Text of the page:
Common Prayer
Revelation 19:1-8
And after these things I heard a great voice of much people in heaven, saying, Alleluia; Salvation, and glory, and honor, and power…

I wish to speak to you about our Church services. I wish to ask you to help me in making them different from what they now are. There is a coldness and a lifelessness about our services which to my mind is very painful. When we meet together in God's house we come especially to pray. And if we come to pray, we come to present ourselves before God. The very idea of prayer and of all worship implies at once that we are entering into God's presence.

1. Now, first, if God is in the midst of us the thought will teach us reverence.

2. And one word about inattention and wandering thoughts before I go on. It is a great grief to many a worshipper, and it comes even to the best. But you are not without a remedy. Besides your prayers for grace to resist these wanderings of eye and thought, I believe the best help will be to use the Prayer-book more, and to keep the eye more fixed on the page. You are less likely to think of other things when you are following the words.

3. But there is another help, which perhaps is more effectual still, that you should take your proper part in the services of the Church. And it is especially of this, the responding aloud, the joining in the common worship of Almighty God, that I wish to speak. In the early days of the Church we read of the worshippers joining so heartily in the prayers that their responses, we are told, sounded like thunder, or like the roar of waters. And still, in our own day, when our missionaries come back to England, they almost invariably speak with pain of the coldness of our English worship. Among their own people, among the converts whom they have gathered round them, there is an intelligent taking part in the services; all responding where the responses are to be made, and all repeating the "Amen" at the end of the prayers. It is to our great loss that we fail in this. It is a mighty power, that power of sympathy. It helps to keep up our own flagging attention. it helps to increase our own devotions to find that others are praying at our side, following the words, and joining in the service. It moves and quickens the heart to feel that your voice is blending with the voice of others, that your petitions are going up, not singly, but united with other prayers, to the throne of grace. And surely in that stronger enthusiasm there was a sense of God's presence: a real honest belief that He was near to bless, because His blessing was really desired. The real dignity and power of the service of our Church will not be understood till you have learned its congregational character, till you have come to understand how grand is the effect of a great multitude of voices uniting in praise together, or together imploring God's pardon and grace; each encouraging the other, and so each contributing to the noble tribute of worship, which ascends like sweet incense before God's throne from a Christian congregation met together in His name. And in this way, also, you will be approaching negater to the service of the redeemed in heaven. We read in the Revelation of St. John of the great company of all nations and kindreds, and people and tongues, standing around the throne. And out of the throne there came forth a voice, calling all that mighty host to praise their God. And we are to do our part in fulfilling the vision of the apostle, when he heard "every creature which is in heaven and on the earth," etc.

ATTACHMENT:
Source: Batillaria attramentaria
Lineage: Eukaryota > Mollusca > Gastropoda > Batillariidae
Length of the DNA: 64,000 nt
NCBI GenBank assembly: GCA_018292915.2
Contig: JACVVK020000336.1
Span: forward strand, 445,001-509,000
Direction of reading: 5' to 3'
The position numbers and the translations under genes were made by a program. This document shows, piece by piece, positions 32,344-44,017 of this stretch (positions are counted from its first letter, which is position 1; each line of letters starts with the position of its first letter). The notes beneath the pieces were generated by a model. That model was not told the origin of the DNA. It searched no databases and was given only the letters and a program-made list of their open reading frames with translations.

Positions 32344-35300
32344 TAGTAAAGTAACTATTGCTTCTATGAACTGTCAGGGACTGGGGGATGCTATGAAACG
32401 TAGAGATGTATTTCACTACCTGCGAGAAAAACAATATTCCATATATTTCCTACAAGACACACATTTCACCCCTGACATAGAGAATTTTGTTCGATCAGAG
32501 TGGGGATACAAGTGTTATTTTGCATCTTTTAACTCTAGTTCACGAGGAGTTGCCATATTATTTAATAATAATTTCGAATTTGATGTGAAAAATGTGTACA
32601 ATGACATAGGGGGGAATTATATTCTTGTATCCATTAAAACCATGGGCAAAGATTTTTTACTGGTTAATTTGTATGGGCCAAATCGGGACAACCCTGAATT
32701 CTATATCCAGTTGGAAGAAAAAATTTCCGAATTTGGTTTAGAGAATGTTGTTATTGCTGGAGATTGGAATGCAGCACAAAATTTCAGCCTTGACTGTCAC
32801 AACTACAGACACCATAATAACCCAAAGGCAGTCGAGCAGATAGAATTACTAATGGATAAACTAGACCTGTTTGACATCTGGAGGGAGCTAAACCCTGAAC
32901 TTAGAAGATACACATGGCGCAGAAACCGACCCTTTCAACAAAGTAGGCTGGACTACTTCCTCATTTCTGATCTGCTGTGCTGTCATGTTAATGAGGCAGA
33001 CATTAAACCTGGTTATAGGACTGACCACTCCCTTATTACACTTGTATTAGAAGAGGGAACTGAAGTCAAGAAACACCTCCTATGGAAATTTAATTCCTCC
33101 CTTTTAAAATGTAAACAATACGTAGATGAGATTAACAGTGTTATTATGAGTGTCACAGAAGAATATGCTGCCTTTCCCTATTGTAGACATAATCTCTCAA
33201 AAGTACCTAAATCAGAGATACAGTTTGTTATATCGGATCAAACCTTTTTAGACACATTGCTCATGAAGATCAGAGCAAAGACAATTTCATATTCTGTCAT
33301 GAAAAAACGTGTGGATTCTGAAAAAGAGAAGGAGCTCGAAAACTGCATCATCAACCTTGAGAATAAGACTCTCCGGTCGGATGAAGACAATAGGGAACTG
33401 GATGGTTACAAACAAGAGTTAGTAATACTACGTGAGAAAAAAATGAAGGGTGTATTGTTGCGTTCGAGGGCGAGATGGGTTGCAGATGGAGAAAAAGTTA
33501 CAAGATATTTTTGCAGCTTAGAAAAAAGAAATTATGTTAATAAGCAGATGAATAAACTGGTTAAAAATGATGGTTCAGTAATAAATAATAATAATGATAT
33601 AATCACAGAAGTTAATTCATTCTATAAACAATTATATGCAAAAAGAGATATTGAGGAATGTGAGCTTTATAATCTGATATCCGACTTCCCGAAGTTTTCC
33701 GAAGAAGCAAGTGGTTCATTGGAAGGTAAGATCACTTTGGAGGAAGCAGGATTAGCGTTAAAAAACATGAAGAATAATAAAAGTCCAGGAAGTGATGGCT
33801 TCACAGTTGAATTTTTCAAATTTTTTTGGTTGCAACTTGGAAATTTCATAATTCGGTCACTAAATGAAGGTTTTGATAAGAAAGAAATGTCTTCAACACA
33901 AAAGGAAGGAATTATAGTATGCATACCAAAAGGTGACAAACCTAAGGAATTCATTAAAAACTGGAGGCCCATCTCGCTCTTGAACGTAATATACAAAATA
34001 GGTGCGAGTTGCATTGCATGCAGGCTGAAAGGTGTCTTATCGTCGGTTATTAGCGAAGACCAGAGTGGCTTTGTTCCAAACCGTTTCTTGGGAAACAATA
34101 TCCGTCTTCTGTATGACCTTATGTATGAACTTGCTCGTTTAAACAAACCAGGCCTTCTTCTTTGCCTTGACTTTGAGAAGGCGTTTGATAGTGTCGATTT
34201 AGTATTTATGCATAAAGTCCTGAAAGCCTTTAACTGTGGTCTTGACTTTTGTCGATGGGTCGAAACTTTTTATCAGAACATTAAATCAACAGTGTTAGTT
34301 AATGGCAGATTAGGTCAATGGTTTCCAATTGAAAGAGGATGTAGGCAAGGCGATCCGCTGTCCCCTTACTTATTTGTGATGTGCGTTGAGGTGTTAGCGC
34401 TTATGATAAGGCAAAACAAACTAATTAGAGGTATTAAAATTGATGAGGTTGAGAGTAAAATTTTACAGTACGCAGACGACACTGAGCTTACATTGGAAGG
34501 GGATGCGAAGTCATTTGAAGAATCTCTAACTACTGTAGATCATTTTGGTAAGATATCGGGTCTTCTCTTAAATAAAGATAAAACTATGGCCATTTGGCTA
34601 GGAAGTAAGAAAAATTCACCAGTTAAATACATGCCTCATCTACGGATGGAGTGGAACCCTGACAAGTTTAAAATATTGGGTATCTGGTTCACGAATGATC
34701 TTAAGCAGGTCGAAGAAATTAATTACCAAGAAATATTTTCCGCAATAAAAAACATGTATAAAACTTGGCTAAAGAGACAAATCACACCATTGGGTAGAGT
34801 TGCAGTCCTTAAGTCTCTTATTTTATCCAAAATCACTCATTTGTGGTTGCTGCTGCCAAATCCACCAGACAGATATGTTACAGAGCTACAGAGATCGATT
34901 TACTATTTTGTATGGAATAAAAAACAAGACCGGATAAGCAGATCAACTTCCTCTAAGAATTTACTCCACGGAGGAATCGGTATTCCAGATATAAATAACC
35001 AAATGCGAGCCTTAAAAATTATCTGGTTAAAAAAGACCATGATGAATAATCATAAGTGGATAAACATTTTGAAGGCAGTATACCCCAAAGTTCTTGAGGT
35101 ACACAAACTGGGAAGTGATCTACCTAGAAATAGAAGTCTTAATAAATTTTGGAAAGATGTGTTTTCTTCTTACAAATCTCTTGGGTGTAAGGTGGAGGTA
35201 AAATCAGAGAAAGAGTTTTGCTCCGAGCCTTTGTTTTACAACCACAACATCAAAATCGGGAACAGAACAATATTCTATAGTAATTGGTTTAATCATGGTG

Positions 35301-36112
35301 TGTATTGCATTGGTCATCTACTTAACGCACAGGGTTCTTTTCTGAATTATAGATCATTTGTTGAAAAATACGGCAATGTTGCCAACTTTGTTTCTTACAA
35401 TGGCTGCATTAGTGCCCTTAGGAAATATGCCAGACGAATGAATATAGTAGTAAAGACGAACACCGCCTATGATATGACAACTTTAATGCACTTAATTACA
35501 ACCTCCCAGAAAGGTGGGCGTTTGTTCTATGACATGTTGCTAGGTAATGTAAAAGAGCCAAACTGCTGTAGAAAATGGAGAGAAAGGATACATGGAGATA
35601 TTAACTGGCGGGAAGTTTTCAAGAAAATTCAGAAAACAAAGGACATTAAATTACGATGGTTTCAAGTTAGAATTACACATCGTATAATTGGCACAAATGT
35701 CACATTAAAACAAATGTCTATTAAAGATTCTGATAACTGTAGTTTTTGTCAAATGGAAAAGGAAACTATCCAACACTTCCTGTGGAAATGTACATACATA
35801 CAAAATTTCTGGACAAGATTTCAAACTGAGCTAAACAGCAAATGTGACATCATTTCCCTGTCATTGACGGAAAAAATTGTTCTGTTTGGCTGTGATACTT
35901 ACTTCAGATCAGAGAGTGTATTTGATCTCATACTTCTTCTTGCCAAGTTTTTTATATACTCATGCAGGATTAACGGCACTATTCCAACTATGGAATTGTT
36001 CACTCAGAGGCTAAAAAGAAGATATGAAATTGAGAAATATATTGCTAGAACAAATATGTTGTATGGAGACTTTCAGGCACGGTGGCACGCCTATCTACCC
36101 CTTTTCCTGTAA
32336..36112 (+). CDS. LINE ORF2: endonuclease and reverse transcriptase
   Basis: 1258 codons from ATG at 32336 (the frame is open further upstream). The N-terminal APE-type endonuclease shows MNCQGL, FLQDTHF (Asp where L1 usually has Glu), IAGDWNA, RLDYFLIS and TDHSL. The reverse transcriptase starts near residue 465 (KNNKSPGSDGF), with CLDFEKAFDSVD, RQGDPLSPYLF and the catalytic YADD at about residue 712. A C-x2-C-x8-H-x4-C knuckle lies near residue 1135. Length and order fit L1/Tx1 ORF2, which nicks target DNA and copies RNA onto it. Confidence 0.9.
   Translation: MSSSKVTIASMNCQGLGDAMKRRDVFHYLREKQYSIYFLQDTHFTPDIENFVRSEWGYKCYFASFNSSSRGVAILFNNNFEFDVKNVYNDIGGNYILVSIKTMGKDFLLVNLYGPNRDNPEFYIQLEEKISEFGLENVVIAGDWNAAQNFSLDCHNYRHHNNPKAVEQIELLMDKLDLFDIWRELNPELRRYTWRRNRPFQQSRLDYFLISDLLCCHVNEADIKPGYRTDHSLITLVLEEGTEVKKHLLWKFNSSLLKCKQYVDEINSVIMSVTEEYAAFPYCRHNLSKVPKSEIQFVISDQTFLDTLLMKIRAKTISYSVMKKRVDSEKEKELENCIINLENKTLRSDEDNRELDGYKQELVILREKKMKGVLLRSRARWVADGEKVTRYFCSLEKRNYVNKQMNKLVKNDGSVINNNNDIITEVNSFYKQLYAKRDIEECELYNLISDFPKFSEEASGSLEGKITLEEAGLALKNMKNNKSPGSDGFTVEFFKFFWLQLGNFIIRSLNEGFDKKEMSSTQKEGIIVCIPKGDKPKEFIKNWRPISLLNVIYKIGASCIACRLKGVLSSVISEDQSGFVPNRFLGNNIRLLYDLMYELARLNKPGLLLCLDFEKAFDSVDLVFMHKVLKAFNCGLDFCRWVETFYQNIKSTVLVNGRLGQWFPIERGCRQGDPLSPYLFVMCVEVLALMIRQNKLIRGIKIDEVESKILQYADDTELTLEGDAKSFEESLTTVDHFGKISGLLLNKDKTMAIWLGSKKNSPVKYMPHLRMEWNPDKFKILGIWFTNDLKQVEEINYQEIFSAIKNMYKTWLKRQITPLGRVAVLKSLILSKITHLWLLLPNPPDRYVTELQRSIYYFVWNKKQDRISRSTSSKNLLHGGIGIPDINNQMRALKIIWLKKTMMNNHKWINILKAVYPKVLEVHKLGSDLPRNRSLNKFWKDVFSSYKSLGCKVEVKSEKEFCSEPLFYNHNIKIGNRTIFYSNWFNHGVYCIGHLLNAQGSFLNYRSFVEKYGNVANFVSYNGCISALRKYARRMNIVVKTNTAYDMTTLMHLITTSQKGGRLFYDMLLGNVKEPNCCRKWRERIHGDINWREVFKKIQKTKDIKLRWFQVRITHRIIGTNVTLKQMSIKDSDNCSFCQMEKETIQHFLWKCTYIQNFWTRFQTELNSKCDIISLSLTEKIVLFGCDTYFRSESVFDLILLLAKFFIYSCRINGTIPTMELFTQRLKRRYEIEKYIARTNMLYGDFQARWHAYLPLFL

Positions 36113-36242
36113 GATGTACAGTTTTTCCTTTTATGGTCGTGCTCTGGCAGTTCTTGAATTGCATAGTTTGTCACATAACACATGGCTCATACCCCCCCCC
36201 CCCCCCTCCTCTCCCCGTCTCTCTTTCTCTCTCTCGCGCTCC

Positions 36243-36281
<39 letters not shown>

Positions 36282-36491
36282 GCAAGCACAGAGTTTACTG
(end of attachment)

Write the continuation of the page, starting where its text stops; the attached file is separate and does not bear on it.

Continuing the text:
(Canon Nevill.)

Parallel Verses
KJV: And after these things I heard a great voice of much people in heaven, saying, Alleluia; Salvation, and glory, and honour, and power, unto the Lord our God:

WEB: After these things I heard something like a loud voice of a great multitude in heaven, saying, "Hallelujah! Salvation, power, and glory belong to our God:

Amen; Alleluia
Top of Page
Top of Page